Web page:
Darrell Ullisch wrote:I'd say you are making a heck of a lot of assumptions.
Darrell Ullisch wrote:1. you are assuming that a dark, preserved specimen is the same as a live, patterned fish because they were apparently collected in the same area....
Darrell Ullisch wrote:2. Because Ribbink, et.al., say the fish resembles perspicax, and may be conspecific, you are assuming that it is the same fish....
Darrell Ullisch wrote:3. you are assuming that you can assign the species to another genus based on the above assumptions....
Darrell Ullisch wrote:4. You are assuming that Dr. Ethelwynn Trewavas couldn't figure out that a specimen didn't belong to a genus she described.
Darrell Ullisch wrote:However, you have shown me no evidence that it is the same species as Melanochromis perspicax, only that it might be.
Darrell Ullisch wrote:If by some chance it turns out that the fish you are calling Ps. perspicax is not the same as the specimen described as Melanochromis perspicax, you will have created a nomen nudum.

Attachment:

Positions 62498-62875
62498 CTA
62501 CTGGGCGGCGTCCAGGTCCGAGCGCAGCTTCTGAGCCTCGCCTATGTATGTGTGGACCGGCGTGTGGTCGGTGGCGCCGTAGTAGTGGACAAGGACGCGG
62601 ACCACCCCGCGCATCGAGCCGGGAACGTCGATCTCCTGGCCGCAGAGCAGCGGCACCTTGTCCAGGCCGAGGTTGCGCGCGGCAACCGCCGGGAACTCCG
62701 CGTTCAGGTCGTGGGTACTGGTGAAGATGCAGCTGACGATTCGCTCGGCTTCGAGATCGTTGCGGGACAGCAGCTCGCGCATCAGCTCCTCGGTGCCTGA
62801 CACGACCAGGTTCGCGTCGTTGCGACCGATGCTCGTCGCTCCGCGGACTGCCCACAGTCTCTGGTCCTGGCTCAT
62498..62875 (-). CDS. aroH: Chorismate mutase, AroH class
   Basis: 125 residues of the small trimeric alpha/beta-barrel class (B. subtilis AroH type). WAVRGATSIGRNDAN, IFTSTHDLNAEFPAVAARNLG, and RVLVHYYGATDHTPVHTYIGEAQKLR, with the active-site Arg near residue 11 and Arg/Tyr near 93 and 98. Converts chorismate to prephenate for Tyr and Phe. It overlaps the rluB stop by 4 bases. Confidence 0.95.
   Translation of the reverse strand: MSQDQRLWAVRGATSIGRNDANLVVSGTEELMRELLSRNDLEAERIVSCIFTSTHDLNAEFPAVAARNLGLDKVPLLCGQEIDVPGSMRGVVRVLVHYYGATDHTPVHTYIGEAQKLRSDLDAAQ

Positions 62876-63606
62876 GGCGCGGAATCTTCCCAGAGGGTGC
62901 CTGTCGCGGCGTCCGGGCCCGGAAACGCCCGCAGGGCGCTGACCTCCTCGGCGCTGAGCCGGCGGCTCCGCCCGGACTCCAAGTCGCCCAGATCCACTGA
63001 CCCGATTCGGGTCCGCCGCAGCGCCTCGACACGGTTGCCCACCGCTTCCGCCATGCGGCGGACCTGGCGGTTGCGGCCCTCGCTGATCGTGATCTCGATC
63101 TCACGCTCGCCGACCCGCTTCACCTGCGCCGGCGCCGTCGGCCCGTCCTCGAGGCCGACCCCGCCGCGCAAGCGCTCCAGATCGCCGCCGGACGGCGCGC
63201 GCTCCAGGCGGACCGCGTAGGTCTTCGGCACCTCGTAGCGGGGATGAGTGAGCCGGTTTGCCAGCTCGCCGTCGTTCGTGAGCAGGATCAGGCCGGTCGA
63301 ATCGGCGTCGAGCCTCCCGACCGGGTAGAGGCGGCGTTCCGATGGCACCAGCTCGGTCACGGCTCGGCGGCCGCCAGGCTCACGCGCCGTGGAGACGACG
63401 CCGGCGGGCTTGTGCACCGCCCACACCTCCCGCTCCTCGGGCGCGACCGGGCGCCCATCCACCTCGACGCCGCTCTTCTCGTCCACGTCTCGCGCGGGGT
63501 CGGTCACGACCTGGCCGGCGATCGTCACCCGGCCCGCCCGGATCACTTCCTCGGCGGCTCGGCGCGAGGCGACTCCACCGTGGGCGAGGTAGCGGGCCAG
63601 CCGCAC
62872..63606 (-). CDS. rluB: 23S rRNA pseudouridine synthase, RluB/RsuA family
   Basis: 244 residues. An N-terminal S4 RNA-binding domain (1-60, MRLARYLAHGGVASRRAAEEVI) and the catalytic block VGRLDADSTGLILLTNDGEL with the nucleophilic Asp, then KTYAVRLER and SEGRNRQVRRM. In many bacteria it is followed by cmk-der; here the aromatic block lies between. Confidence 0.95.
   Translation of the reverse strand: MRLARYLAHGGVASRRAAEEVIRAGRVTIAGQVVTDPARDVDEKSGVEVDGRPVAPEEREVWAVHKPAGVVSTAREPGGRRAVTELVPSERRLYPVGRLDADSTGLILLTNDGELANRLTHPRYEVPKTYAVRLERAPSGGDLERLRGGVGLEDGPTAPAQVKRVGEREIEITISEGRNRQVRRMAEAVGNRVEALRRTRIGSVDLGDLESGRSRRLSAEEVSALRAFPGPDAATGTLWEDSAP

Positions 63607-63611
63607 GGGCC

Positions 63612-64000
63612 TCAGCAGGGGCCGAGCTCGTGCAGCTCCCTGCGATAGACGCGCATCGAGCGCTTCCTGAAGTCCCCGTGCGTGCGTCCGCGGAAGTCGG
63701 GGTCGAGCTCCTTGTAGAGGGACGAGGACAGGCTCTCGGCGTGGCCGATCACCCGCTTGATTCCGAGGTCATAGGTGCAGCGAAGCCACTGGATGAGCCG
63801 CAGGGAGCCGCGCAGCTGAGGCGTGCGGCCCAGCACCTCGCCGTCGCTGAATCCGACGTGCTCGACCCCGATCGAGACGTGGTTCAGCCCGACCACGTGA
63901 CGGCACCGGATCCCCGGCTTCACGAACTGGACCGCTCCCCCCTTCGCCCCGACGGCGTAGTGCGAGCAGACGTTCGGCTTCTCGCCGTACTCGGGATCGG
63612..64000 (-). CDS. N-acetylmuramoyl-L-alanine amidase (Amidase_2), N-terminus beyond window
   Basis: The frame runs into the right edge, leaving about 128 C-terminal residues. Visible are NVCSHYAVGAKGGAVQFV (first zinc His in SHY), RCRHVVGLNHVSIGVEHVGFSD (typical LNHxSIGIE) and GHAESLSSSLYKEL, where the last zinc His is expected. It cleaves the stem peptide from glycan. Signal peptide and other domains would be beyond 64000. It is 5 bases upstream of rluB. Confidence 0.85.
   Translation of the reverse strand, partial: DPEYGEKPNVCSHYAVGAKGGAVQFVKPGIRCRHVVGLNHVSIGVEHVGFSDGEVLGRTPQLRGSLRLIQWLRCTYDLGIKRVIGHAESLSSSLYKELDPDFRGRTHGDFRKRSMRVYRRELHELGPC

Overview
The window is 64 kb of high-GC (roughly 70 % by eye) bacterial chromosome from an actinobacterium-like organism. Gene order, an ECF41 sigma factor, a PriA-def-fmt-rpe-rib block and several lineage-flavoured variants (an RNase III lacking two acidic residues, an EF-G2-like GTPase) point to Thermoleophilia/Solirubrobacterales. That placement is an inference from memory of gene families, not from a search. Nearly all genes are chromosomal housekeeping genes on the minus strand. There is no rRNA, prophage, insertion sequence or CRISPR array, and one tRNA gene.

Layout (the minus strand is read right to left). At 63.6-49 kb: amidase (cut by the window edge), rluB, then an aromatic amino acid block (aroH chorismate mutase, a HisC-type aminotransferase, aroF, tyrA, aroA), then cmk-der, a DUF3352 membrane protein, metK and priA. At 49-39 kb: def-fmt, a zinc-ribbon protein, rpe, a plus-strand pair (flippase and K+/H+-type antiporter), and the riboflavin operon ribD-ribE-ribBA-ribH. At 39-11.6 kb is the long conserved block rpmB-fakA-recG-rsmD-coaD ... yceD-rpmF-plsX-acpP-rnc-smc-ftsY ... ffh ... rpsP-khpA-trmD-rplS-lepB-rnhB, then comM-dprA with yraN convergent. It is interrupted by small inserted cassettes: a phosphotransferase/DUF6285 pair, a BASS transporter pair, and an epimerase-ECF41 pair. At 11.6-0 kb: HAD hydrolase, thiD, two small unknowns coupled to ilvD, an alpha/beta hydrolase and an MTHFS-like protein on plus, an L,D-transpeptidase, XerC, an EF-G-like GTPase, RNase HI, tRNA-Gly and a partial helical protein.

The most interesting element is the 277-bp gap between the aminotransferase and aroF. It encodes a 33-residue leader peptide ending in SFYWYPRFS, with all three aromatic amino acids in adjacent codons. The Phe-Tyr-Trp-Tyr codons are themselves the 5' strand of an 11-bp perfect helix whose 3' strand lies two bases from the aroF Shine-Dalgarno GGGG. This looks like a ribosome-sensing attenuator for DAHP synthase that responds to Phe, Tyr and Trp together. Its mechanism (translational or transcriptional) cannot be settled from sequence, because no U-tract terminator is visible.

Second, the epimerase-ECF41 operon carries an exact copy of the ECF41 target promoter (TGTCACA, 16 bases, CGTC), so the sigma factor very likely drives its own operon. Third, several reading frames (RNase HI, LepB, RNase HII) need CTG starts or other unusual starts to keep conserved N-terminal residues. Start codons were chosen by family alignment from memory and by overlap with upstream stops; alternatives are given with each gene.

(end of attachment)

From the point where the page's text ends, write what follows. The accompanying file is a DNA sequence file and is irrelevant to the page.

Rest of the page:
Darrell Ullisch wrote:there is nothing in the information you gave me that positively ties the two together within the rules of the Code
Michael Oliver wrote:Not an assumption of mine. I have great respect for what she achieved in advancing cichlid taxonomy, so long ago, working initially with only preserved material. The fact is, though, understandings of the limits of genera change, and more than 70 years has passed since ET's minimal original characterization of Melanochromis. It does not reflect badly on her that some species are no longer classified in the same genus where she described them; usually it means our knowledge has advanced. I'm confident that she would agree (but, of course, I can't prove it).
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